Patriarch Photios and George of Nicomedia wrote their homilies in an elevated literary style employing all the means provided by classical rhetoric as taught in Byzantium and employed by the predecessors of the genre. The language of Photios is far more elaborate than George's, at least as far as his vocabulary is concerned. A detailed comparison of the literary style of both authors falls outside the scope of the present paper. They share the qualities that reveal their classical education and linguistic expertise.
Both preachers extensively employ rhetorical tropes and figures for the composition of their homilies, but their common use of rhetoric does not produce the same effect. The personal style of each author remains distinct, a fact that should be considered as a result of the content and the directness with which they do, or do not, approach their audience. The complicated style of the marian homilies of George is in accordance with the panegyrical character of the texts. These last four devices could be said to form the basis of George's homilies, expressing at the same time the essential paradox of orthodox dogma and his great predilection for rhetoric.
He says that the evangelists did not record her presence because they spoke only about the Marys who left the tomb and then returned to the sepulchre, and found it unnecessary to refer to the one that was already there. In the homily on Good Friday, when referring to the pain of the Mother of God as she watched the body of Christ hanging from the cross, George asks: 'Whose heart would not become softer than wax even if it were harder than stone on beholding the frightful sight?
Thus we could imagine that the exclamations play the role of the words of the chorus in ancient Greek tragedy. They represent the common feeling that is pronounced by the preacher. At the same time, during the exclamations, the preacher sets aside his position of authority, sharing and voicing the common feeling of his congregation. Thus in the homily on Good Friday we read: 'Hence, was there any disagreement, among the heralds of truth? Not at all'. Who will recount in words her pains that are beyond words? How did she hold out to see the all-good son and Lord being arrested by wicked creatures?
Whom was she following abducted? Whom was she awaiting then? Examining the homilies, we see that the conventional elements of the genre function as landmarks which serve as a guideline to the homilist in the composition of his work, while for the audience they represent recognisable forms which aid their understanding. Rhetorical commonplaces are one of these recognisable elements. Scholarly research has focused on anti-Jewish polemic as the most striking feature of the genre of homiletics.
In the past the question that researchers tried to answer was whether anti-Jewish polemic, which was introduced into homiletics in the second century A. Such polemic, more often than not, served for the Byzantines as a vehicle for the definition of their own identity as opposed to those of alien peoples and unbelievers. The example of John Ghrysostom's homilies has attracted a great deal of attention if one is to judge from the amount of secondary bibliography that has been produced on the subject. Cunningham, who perceives anti-Jewish invective as a vehicle for the identification of the community as opposed to the Others'.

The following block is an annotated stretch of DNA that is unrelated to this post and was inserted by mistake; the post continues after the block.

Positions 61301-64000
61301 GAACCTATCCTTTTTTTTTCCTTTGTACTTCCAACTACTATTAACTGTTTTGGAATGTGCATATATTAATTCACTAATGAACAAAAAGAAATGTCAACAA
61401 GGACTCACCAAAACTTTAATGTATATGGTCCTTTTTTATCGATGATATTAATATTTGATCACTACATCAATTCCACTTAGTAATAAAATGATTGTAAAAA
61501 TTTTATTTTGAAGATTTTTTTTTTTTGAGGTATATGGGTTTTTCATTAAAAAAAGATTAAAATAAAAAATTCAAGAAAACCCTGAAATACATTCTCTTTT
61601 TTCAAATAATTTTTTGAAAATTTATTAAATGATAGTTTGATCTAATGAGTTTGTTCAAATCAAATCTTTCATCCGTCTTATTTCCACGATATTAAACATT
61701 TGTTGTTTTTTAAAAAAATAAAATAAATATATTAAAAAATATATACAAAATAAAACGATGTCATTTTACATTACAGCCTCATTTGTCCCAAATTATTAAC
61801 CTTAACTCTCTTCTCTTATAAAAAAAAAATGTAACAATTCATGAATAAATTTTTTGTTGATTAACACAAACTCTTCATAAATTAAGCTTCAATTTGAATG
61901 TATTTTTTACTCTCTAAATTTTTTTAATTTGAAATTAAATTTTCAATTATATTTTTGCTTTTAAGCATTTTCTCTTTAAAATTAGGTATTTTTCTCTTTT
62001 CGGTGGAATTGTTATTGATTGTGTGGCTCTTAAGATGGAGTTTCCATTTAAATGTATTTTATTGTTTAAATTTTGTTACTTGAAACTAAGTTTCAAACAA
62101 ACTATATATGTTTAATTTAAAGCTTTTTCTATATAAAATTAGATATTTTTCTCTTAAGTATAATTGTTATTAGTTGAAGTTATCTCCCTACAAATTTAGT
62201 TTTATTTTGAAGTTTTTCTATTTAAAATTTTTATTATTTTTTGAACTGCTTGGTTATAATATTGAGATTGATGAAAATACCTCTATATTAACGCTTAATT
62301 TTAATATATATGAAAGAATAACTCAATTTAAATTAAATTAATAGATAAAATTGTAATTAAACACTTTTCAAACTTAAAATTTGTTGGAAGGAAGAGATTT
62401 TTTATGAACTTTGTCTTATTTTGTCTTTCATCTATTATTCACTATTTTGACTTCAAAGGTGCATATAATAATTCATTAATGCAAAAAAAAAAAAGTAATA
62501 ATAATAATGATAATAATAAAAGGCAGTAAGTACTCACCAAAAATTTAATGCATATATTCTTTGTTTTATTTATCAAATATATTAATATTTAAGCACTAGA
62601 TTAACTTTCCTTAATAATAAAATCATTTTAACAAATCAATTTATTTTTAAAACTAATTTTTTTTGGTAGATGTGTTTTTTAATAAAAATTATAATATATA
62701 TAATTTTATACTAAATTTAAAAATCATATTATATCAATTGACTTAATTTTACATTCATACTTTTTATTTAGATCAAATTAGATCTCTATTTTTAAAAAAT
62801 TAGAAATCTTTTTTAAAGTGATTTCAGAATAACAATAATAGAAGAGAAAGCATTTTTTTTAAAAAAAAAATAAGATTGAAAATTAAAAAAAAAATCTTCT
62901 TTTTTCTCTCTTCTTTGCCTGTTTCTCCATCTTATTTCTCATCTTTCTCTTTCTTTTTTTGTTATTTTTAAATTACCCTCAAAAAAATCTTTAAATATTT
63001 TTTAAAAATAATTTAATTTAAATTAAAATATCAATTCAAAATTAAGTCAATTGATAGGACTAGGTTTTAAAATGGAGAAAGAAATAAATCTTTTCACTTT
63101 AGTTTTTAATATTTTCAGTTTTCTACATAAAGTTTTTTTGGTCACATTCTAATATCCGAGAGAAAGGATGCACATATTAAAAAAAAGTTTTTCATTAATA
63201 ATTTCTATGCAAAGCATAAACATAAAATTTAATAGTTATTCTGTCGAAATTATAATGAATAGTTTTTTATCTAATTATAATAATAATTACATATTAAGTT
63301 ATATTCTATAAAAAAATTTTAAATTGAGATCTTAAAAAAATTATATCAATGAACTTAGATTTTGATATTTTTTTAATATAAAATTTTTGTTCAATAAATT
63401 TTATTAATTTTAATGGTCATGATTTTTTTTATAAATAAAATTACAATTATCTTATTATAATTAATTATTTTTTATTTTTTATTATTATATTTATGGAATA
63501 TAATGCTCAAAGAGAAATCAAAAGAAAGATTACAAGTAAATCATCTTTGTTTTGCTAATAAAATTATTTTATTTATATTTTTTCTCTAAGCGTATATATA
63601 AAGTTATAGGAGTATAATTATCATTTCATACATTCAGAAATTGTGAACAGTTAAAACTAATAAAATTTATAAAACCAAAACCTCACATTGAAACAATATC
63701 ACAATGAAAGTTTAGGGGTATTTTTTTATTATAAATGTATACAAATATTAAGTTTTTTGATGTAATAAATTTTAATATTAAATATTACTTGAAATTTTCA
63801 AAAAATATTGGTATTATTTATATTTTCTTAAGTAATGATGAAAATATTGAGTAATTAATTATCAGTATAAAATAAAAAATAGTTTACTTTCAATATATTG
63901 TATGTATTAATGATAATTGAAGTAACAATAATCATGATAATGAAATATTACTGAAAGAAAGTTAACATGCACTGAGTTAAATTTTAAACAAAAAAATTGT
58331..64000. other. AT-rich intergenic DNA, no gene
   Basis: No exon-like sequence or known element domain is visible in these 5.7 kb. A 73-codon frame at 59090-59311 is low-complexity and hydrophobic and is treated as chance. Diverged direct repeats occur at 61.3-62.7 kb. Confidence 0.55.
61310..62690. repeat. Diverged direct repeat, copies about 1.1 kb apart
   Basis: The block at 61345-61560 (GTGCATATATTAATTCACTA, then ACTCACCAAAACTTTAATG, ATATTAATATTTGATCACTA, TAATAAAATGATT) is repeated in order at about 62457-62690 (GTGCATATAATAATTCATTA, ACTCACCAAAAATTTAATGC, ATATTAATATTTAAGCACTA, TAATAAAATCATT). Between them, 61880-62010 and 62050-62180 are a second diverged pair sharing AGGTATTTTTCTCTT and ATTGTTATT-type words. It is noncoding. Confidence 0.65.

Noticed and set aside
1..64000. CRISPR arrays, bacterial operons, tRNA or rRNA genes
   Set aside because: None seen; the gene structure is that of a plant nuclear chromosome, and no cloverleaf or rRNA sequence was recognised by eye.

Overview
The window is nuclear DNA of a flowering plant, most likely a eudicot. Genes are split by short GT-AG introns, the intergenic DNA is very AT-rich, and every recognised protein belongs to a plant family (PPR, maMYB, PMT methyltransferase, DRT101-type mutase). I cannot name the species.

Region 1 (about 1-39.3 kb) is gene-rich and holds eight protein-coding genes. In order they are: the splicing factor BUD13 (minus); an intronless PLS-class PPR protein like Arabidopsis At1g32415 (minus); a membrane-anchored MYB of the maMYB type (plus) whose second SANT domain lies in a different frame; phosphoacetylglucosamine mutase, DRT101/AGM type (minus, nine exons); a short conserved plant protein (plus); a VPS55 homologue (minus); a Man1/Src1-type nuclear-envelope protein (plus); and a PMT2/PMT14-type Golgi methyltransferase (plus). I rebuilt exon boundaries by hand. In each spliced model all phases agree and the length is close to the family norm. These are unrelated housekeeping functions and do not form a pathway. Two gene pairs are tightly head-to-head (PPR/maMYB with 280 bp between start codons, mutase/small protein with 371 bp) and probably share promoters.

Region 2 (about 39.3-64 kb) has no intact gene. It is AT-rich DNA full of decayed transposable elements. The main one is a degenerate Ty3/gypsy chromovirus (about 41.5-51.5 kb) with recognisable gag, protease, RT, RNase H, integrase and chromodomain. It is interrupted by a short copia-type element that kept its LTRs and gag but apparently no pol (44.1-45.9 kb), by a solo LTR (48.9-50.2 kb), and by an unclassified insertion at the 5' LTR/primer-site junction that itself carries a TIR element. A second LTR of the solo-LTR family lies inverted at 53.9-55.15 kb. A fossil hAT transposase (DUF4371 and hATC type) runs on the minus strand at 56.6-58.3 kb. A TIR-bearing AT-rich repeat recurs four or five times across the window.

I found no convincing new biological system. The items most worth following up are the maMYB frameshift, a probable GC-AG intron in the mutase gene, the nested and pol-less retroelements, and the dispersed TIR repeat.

To them dim, to us glorious; to them the retribution for killing God, to us the delight of the knowledge of God; to them grief, to us exultation; theirs the murder, ours the benefit. They envy our merriment. For they dared against the coming Saviour. They rebuked him, we welcomed him; they, throwing out of the vineyard the inheritor, killed him, while we, receiving the benefactor in the church, we are given life; they, cross; we, salvation by the cross.
Also, anti-Jewish polemic is most virulent in the context of the role of the Jews in the Passion of Christ. The epithets 'Christ-killer' and 'Christ-murderer' are found in Christian literature from the fourth century onwards.
In her book Visual Polemics, Kathleen Gorrigan demonstrated the new meaning that the representations of Jews acquired during this period: 'During the eighth and ninth centuries Iconoclasts were regularly called Judaizers and Iconoclasm was equated with Judaism'. Moreover, in the treatise Adversus Constantinum Caballinum, Jews are described as the quintessential heretics because, unlike the Hellenes, they had the truth and they rejected it.
The case is also supported by the use of invective by Photios in his homiletic corpus. The patriarch employs invective against Jews, heretics, Iconoclasts and schismatics alike. A great part of his homiletic corpus contains, or is even dedicated to, polemic. On the one hand there are the standard cases where homilists habitually employ anti-Jewish polemic and the invective forms part of the typical features of the text.
Such are the cases of homilies on Palm Sunday and on Good Friday. On the other hand, there are instances where the reader gets the impression that Photios has consciously chosen a certain subject in order to develop his polemic. Such is the example of the two homilies on Arius and the first ecumenical Council of Nicaea.